But that doesn’t mean that million people are safe. The Democrats have been very consistent about their desire to outlaw payout caps. They might put it off — in violation of their own law — for electoral advantage, but they’re committed to doing it. Expect to see it strictly enforced starting right after the election.

(Via the Corner.)


Lift the cap

June 8, 2010

I can’t help thinking that a major contributing factor to the disaster is the $75 million cap on oil spill damages. In 1990, Congress, in its wisdom, decided that the taxpayer — not the oil driller — should be responsible for most of the cost of oil spill cleanup. The separation of risk and profit has very predictable consequences that we are seeing all-too-frequently today. (And we’re going to see it even more with the entrenchment of the bailout system.)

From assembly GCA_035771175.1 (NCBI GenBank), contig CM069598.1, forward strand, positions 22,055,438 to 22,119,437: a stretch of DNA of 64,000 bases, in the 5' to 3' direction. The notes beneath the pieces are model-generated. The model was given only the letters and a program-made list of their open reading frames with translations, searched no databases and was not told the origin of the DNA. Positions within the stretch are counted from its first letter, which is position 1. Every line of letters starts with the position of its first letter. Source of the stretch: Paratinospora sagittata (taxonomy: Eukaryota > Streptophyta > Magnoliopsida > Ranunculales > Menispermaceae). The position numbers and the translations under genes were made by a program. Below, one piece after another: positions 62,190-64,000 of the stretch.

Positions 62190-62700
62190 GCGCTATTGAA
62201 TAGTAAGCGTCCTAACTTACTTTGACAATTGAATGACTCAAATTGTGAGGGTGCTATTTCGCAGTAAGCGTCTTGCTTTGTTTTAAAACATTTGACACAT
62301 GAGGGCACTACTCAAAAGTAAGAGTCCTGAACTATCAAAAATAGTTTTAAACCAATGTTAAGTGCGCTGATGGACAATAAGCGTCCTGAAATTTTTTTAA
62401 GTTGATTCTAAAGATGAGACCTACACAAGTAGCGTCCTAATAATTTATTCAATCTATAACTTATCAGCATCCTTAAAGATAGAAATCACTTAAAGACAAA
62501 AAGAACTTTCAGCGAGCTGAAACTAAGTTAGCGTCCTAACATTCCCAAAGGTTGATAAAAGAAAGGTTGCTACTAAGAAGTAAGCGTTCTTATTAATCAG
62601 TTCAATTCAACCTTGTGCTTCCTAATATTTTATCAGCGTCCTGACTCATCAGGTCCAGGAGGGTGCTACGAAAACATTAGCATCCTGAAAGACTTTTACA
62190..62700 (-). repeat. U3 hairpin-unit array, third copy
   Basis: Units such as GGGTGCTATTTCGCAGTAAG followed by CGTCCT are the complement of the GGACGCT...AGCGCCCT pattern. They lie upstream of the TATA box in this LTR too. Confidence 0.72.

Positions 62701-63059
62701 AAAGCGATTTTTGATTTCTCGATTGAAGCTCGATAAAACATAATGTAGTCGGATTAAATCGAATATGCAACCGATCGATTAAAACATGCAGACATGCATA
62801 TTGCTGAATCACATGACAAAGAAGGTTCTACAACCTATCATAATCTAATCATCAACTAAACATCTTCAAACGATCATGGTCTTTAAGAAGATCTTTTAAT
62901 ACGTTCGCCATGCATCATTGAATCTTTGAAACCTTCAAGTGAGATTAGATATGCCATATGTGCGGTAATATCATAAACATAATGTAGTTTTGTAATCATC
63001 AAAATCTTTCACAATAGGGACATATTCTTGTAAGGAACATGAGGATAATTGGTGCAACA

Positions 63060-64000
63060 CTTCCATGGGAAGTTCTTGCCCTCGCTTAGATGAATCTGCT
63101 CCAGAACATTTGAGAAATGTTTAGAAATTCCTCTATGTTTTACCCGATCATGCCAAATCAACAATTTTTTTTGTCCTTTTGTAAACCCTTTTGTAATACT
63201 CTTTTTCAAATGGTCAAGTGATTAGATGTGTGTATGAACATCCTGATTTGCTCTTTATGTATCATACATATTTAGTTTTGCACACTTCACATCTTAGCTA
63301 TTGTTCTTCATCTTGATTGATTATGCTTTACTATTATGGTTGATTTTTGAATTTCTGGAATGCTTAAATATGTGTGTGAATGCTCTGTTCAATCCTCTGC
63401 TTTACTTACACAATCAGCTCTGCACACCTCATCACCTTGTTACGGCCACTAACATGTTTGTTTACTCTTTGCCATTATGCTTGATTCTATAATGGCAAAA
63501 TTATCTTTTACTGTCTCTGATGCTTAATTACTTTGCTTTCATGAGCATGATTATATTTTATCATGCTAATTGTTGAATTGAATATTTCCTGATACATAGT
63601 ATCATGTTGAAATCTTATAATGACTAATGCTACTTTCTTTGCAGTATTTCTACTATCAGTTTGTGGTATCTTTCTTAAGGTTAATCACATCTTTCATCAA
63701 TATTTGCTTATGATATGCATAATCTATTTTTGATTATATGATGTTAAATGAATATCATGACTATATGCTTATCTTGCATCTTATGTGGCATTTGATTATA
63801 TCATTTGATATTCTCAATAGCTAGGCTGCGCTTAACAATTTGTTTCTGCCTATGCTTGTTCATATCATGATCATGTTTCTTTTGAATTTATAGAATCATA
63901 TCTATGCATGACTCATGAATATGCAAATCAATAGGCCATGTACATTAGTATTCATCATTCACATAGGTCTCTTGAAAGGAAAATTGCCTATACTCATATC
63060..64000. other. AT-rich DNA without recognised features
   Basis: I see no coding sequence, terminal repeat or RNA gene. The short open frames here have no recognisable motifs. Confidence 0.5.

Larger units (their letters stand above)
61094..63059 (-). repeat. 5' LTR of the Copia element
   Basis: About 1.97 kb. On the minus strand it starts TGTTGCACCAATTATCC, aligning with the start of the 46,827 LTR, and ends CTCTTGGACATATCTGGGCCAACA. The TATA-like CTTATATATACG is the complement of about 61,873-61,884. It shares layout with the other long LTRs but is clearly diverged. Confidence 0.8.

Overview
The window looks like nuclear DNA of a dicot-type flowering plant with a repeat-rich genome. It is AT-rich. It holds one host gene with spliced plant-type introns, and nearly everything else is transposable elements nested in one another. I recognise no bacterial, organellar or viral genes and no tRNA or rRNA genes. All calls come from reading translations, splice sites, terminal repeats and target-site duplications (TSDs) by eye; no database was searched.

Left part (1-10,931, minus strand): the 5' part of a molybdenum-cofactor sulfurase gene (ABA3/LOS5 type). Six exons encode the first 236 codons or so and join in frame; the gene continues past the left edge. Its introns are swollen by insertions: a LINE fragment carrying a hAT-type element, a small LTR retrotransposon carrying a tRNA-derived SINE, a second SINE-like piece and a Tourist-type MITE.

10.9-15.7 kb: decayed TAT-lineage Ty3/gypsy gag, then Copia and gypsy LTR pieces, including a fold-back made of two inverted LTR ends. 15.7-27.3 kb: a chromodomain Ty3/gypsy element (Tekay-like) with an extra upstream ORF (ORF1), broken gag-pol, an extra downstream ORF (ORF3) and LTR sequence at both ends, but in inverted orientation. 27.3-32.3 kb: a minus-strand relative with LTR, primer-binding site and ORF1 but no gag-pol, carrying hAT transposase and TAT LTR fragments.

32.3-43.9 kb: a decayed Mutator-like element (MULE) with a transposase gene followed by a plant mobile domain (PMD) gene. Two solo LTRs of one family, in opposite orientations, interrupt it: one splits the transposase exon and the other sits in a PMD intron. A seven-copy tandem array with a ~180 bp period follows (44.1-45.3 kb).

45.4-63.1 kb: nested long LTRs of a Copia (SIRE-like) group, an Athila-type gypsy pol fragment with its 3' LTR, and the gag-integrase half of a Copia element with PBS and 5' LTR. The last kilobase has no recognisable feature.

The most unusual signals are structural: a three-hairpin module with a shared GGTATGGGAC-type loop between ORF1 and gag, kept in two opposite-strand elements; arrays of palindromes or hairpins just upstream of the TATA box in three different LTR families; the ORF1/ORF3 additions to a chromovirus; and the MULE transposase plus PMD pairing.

When risk and profit are properly aligned in competitive markets, government regulators are simply meddlers. In such cases I would laud them for going along with whatever private enterprise wants to do. (It would be better yet if such regulators simply didn’t exist.) But once the taxpayer is on the hook for the risk of a private enterprise, the taxpayers are depending on those regulators to manage the risk. In this case, the regulators failed miserably.

So I support the proposal to remove the cap on oil spill damages. Some Republicans have objected that doing so would drive small drilling companies out of business. If that is so, then oil drilling has a natural economy of scale and the small players just shouldn’t be in the business.